Agents
Virgilius Maro Grammaticus
  • fl. c. 7th century
Scholar and author of two Latin grammatical treatises; often identified as an Irishman
See also references for related subjects.
Herren, Michael W., “Comedy, irony, and philosophy in late antique prosimetra: Menippean satire from the fifth to the eighth century”, The Journal of Medieval Latin 27 (2017): 241–275.  
abstract:
The author examines in chronological order the main examples of Latin works generally claimed to be Menippean satires from Roman times (by Varro, Seneca, Petronius) to the Cosmography of Aethicus Ister, written just before the middle of the eighth century C.E. He argues that the satires composed from the end of the fifth century to the middle of the eighth (by Martianus Capella, Ennodius, Boethius, Fulgentius, Virgilius Maro Grammaticus, and ps. Jerome) constitute a separate branch of the tradition. These works cohere in their attachment to an encyclopedic, or generally didactic, intent, the use of fabula or allegory, and a commitment to the anagogic or ennobling function of literature, all the while maintaining many of the classical features of the genre - the prosimetrical form, dialogic structure, comedy, irony, and engagement with philosophy. The author also debates with modern critics such as Mikhail Bakhtin and Northrop Frye and their endeavour to establish a definition of Menippean that is valid for all periods. It is argued that Latin (both Roman and late late antique) examples alone preserve the original form derived from Menippus that requires the mixture of prose and poetry, i.e. the prosimetrum. The prosimetrum is not merely formal, but operates in service to the dialectic inherent in the genre. The author argues that with the sundering of form from mode (the topoi and literary techniques identified in the genre) that Menippean satire essentially died and had to be reinvented.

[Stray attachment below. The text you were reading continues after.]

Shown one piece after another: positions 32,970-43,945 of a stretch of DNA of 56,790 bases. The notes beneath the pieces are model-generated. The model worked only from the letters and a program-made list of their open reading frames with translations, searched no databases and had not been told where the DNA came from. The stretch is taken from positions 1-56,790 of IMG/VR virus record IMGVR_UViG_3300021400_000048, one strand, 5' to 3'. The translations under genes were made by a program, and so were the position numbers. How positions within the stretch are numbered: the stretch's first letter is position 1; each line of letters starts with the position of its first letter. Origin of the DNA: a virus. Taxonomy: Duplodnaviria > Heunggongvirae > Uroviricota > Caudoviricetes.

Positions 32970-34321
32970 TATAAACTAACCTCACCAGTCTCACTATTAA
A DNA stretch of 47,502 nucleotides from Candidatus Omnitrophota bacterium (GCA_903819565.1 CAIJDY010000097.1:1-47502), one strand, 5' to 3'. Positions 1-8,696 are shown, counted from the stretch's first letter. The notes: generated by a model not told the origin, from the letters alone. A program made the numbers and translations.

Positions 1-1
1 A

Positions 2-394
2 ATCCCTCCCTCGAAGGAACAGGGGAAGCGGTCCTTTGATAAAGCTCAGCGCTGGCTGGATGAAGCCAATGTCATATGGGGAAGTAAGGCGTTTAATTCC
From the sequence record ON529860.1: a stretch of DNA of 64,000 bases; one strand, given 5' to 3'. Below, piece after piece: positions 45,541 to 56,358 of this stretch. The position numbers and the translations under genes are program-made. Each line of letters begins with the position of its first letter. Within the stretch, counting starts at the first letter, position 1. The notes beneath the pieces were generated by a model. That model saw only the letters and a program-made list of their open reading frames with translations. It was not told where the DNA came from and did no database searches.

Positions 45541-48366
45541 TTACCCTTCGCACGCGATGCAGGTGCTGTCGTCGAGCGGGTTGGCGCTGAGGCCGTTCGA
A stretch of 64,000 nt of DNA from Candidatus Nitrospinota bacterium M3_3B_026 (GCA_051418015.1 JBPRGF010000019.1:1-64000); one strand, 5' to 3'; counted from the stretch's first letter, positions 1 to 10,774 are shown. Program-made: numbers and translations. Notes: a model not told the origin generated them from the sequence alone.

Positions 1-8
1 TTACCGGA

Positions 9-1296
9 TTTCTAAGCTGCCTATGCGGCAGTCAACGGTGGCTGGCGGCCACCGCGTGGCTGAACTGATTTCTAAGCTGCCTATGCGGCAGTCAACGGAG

Harvey, Anthony, “Linguistic method in his literary madness? The word-coinings of Virgilius Marco Grammaticus”, in: Roma, Elisa, and David Stifter [eds], Linguistic and philological studies in Early Irish, Lewiston, NY: Edwin Mellen Press, 2014. 79–104.
Herren, Michael W., “Cicero redivivus apud scurras: some early medieval treatments of the great orator”, in: Deusen, Nancy (ed.), Cicero refused to die: Ciceronian influence through the centuries, Presenting the Past 4, Leiden, Boston: Brill, 2013. 1–4.  
abstract:
What this chapter offers on the life and doings of Cicero is mostly skurril, but one example does verge upon the scurrilous. Early medieval writers and even later ones read many of the authors of Latin antiquity without having an inkling of their lifetime or careers. An example presented in the chapter is not only scurrilous but also shocking. It comes from a collection of Priscian glosses found in a Freising manuscript of the ninth century. The last example involves a more refined treatment of Cicero by an author who may be regarded as exemplifying the older notion of a scurra, namely, "a fashionable city idler." It refers to Virgil the Grammarian, a refined Irish gentleman of the 7th century, whose writings combine the serious treatment of grammar with parody, verbal wit, and much that is perplexing.
Naismith, Rory, “Antiquity, authority, and religion in the Epitomae and Epistolae of Virgilius Maro Grammaticus”, Peritia 20 (2008): 59–85.  
abstract:
Virgilius Maro Grammaticus’s origins and date have often been discussed: the setting he imagined for his works has not. How Virgilius imagined himself and his ‘authorities’ reveals a fascinating mélange of names, characters, and religious ideas plucked from history, all brought together to emphasise the antiquity and variety within the Latin language. Modelled on the atmosphere of familiar Late Antique and early medieval grammars, Virgilius’s setting was probably created to allow veiled comment on the future of Latin in changing intellectual circumstances. There is considerable manuscript and citation evidence that the name Virgilius Maro Grammaticus was not used in the medieval period, and the Epitomae and Epistolae are ascribed only to Virgilius Maro. The ambiguity this name created was strengthened by the presence of Aeneas and other classical-sounding authorities, and created much confusion amongst medieval readers and copyists trying to distinguish the grammarian from the poet.
(source: Brepols)